Last Updated on April 5, 2023, by eNotes Editorial. Word Count: 305
A cursory glance around the park indicates that Peter is not alone; he notices the Smiths, then realizes that something is wrong, as they appear quite upset. With their unhappiness made apparent, the narrative switches from Peter's perspective to Lucrezia's. She worries, knowing that it is nearly time for Septimus to meet with Sir William Bradshaw, the second physician who will be evaluating him. Dr. Holmes—their first physician—proved incapable of helping Septimus and has requested that the highly-regarded Sir William take over his case.
Lucrezia is concerned about her marriage and the state of her life. Despite her love for her husband, she is upset about the difficulties she is experiencing and longs for her life before she met Septimus. She questions why she must suffer and is confused by her husband's reactions to his traumatic experiences in the war, including the loss of his friend, Evans. Lucrezia feels that many people have seen terrible things in the war and finds it difficult to comprehend why Septimus reacts as he does. Unfortunately, her sadness only seems to push Septimus further away, causing him to feel isolated and trapped.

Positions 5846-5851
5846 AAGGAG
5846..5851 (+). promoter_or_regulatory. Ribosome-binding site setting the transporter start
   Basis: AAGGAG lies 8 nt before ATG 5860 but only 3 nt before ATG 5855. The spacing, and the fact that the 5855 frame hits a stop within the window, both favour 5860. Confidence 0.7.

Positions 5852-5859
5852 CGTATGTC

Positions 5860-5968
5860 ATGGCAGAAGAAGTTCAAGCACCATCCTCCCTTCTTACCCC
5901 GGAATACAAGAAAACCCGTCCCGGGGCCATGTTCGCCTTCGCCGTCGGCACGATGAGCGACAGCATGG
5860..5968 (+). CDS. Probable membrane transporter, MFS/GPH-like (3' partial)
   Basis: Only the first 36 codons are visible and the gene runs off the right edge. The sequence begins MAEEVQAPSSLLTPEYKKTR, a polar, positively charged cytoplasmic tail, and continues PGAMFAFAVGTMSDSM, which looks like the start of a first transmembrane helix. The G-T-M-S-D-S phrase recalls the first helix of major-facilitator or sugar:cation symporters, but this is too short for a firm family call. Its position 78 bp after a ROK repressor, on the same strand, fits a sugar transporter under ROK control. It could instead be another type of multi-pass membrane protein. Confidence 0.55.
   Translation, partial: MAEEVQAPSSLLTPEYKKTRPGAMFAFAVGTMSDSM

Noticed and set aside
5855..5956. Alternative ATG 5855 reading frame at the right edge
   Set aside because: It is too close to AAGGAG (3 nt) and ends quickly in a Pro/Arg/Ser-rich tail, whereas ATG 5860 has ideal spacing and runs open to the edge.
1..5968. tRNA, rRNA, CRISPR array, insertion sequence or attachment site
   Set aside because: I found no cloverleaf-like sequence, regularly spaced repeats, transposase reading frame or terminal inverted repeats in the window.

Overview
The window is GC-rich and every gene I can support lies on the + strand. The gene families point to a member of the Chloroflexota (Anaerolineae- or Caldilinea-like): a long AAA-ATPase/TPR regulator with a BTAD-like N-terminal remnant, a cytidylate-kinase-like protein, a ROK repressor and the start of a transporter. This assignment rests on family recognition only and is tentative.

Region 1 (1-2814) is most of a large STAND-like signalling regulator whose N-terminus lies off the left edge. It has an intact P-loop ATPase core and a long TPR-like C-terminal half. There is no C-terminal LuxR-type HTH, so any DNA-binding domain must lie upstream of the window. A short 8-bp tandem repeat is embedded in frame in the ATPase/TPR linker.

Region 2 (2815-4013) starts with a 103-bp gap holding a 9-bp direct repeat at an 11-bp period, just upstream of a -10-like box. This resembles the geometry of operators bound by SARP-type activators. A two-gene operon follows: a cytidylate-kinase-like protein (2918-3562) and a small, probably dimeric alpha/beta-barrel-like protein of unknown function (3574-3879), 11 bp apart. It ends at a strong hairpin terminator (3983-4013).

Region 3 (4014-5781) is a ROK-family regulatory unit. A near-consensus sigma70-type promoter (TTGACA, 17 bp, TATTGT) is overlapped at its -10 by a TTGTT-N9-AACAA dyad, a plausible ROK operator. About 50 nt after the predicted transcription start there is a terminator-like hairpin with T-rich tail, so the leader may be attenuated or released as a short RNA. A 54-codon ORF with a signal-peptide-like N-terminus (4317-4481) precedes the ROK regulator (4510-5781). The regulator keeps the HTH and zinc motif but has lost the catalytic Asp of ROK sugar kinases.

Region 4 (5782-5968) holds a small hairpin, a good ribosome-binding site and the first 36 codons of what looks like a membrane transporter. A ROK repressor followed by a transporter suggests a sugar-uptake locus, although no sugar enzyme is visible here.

Septimus has frequent hallucinations, and his mental state is erratic, characterized by fragmentation, paranoia, and delusions. He records messages that he strongly believes are being communicated to him by shadowy figures beyond the grave, and he thinks it is his duty to share these otherworldly truths with others. These encounters leave Septimus feeling anxious, particularly when they are with or about Evans.
As they walk around Regent’s Park, Lucrezia notices a familiar far-away look in Septimus’s eye and, with difficulty, snaps him back to the present morning by telling him that they need to leave for their appointment or risk being late. Septimus complies with hesitation and questions whether Lucrezia has ulterior motives.